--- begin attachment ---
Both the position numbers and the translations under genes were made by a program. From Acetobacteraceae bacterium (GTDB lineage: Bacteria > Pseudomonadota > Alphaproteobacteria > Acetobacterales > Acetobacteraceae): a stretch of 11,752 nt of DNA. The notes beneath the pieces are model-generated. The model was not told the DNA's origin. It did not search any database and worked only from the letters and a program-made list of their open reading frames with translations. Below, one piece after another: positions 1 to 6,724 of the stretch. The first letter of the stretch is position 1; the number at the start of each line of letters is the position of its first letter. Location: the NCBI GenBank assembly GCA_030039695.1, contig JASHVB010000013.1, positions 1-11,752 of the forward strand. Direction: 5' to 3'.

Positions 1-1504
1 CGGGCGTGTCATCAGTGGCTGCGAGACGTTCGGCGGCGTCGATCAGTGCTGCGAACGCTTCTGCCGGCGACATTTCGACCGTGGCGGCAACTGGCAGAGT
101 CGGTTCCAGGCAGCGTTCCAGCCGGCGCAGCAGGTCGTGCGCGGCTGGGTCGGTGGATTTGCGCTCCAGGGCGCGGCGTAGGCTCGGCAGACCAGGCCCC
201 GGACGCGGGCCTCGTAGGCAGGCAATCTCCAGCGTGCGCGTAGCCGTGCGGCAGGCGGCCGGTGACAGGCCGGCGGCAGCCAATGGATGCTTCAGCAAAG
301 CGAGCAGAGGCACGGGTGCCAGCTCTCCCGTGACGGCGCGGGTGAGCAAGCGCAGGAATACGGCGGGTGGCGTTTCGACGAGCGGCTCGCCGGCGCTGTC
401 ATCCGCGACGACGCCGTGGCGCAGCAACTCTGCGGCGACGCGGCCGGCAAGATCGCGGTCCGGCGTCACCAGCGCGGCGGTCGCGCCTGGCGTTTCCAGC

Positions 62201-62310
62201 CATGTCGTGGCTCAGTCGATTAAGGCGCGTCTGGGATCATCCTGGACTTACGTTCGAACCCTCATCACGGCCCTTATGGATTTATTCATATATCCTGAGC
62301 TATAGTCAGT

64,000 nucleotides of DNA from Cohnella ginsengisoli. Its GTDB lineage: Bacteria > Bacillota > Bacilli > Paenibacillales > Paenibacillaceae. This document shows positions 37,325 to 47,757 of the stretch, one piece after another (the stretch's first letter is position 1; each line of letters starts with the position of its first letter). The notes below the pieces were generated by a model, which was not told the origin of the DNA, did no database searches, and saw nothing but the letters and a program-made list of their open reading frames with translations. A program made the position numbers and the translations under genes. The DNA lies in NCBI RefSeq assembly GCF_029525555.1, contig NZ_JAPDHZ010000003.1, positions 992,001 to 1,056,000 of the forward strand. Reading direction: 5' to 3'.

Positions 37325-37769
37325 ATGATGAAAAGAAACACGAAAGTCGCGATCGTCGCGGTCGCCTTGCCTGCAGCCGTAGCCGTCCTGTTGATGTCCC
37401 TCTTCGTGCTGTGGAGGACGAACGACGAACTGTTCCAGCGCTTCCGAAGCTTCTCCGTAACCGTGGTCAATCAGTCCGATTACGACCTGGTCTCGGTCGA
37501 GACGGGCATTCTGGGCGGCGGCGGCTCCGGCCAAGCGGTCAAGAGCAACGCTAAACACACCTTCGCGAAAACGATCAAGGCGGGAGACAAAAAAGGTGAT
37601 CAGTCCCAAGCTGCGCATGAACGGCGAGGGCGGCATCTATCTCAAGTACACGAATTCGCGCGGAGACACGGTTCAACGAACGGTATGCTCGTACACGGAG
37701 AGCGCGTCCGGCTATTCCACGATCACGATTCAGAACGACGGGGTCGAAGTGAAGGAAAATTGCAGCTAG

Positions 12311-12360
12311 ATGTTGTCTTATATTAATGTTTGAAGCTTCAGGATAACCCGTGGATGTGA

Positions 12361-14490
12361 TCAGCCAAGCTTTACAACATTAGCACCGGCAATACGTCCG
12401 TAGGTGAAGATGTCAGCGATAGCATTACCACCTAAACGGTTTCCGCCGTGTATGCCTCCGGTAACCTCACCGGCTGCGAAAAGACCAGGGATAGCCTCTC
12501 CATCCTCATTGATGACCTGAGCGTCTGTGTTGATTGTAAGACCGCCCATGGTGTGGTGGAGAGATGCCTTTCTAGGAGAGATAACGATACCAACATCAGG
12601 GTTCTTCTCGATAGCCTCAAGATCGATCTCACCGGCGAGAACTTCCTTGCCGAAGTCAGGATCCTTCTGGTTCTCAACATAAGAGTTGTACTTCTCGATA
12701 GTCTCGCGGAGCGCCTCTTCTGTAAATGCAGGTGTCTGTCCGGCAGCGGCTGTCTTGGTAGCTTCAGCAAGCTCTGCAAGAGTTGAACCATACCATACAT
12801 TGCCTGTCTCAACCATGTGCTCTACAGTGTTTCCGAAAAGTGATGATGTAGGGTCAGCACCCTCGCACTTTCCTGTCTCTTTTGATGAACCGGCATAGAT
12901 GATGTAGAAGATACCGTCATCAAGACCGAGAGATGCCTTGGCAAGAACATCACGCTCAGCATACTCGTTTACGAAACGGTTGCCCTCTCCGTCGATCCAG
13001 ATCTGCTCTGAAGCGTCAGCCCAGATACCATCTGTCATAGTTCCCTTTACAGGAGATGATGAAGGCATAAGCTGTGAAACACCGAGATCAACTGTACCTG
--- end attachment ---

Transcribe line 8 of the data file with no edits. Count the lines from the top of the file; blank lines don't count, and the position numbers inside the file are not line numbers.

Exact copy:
Positions 62201-62310